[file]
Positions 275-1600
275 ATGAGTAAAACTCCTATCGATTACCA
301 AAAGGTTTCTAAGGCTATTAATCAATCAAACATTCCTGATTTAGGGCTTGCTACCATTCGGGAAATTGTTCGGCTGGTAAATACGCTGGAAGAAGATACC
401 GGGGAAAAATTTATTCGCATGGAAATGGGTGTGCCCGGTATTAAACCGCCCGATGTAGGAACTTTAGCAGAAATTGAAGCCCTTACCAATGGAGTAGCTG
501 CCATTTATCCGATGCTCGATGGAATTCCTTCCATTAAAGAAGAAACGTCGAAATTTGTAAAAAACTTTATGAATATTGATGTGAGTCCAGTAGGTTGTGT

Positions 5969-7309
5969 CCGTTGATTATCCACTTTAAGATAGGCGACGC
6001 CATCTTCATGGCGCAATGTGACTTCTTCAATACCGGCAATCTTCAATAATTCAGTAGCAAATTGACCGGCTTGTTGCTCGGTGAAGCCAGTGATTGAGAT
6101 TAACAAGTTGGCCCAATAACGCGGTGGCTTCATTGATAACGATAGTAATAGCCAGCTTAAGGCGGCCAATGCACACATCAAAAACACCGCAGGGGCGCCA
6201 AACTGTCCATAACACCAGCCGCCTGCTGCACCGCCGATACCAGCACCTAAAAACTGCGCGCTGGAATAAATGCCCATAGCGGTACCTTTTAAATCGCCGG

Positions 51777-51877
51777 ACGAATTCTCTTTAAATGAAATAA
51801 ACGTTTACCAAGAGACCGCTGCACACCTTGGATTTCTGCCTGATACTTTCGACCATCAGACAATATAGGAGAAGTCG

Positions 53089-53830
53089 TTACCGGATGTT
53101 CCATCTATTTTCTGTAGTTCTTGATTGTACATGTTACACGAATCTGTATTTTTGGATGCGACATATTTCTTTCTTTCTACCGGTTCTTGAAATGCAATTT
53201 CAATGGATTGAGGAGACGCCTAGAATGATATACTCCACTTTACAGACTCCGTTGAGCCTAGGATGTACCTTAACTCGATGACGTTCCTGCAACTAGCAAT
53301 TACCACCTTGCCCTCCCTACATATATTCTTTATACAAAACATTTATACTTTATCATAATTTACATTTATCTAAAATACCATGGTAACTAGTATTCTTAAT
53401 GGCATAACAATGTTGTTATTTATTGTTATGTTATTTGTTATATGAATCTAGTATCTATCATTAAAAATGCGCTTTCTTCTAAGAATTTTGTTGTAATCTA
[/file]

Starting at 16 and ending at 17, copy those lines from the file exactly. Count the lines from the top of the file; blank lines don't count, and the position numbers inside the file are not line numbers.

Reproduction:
53101 CCATCTATTTTCTGTAGTTCTTGATTGTACATGTTACACGAATCTGTATTTTTGGATGCGACATATTTCTTTCTTTCTACCGGTTCTTGAAATGCAATTT
53201 CAATGGATTGAGGAGACGCCTAGAATGATATACTCCACTTTACAGACTCCGTTGAGCCTAGGATGTACCTTAACTCGATGACGTTCCTGCAACTAGCAAT